Jazz up your iPhone camera - For the person who uses their phone as their primary camera, how about an attachable camera lens? The FOM Telescope 8X Zoom Telephoto Long Focal Camera Lens Tripod for iPhone 4 and 4S is just $12.

Custom phone case - For a personalized gift, why not a customized phone case? Use your own photo and have it made into a smartphone case. Sold by many companies online, including and Vistaprint .

Lastly, don’t forget to give yourself a little something. If you have a Kindle and you’ve also bought print books from Amazon in the past, Amazon just started something called Kindle MatchBook. If you previously purchased an eligible print book you can now buy it for your Kindle for a song: one to three bucks. Some are even free.

The Facebook Shell Game


I have a personal Facebook account – like millions of us. I mainly have it tF gradeo keep track of a few family members and old friends who insist on inhabiting Facebook as a surrogate kitchen table for family news. When Facebook was new, I started off strong, accepting invitations from old college chums, colleagues, acquaintances, and family. Soon, I had a little over 200 “friends.” Then Facebook started changing things. What was joyful and sharing became troublesome and suspicious. I “tightened” my privacy settings, removed personal information, and eventually “unfriended” 150 people. I engaged in a virtual game of lifeboat: choosing who was worthy of staying on board, and who would have to swim. But Facebook continued to make subtle and often confusing changes to its policies. I realized that the friend of my friend is sometimes my enemy – or at least not my Facebook friend. When I commented on someone else’s post, or I “liked” a post or website, my information was open to many outside of Facebook.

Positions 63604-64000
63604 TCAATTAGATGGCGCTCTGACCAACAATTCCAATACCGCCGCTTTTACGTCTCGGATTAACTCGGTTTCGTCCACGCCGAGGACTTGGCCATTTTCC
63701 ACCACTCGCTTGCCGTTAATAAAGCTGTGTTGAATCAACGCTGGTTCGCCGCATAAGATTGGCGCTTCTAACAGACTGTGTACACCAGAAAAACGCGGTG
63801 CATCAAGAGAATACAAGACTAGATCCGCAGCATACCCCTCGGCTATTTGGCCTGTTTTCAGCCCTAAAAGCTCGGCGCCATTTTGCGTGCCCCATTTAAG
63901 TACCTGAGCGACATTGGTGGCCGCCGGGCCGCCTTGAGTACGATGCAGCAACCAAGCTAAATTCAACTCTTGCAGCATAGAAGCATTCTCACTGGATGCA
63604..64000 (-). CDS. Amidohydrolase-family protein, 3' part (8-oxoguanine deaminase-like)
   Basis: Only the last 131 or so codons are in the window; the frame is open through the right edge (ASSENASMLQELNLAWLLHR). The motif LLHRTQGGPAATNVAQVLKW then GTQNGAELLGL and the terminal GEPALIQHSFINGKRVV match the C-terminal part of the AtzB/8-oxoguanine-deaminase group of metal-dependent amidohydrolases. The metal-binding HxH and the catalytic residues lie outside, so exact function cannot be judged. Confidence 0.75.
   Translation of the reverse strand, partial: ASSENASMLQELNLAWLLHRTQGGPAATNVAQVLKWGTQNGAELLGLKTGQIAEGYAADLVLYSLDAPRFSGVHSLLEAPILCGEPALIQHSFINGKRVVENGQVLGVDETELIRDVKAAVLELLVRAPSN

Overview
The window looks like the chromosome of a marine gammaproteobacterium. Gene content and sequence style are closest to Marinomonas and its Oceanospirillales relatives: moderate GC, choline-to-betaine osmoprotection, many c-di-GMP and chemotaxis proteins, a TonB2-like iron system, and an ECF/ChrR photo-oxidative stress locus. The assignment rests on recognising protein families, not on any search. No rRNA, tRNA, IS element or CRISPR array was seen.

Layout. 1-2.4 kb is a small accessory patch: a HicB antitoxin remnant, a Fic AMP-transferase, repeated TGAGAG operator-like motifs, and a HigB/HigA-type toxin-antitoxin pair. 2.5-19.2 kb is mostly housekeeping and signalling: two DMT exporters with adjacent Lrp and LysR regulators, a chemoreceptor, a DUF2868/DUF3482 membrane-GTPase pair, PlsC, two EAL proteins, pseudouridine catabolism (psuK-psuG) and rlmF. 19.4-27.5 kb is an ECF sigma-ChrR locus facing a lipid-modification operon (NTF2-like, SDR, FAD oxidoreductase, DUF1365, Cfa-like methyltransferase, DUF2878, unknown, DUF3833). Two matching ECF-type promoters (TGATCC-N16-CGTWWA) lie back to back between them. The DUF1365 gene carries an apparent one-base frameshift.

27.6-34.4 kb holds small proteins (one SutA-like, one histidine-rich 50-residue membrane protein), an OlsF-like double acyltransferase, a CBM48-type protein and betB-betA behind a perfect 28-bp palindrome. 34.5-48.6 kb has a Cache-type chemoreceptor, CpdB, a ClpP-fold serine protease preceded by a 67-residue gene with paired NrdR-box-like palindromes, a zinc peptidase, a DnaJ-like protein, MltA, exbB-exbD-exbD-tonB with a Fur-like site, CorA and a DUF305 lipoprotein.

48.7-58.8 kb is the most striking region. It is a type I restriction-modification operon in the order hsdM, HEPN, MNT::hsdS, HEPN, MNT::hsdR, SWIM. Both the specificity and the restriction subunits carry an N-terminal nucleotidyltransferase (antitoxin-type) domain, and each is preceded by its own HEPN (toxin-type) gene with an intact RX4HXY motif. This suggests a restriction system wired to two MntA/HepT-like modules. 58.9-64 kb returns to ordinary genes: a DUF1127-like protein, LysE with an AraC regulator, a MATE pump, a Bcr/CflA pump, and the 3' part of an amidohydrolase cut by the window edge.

I know what you’re thinking: “No one ever promised that Facebook – which is FREE – was going to be your own private virtual chat room.” Yes, I get that, but on some level, I think many of us feel tricked. Probably because when we began with Facebook, we had more options to be “private.”

And now there’s more: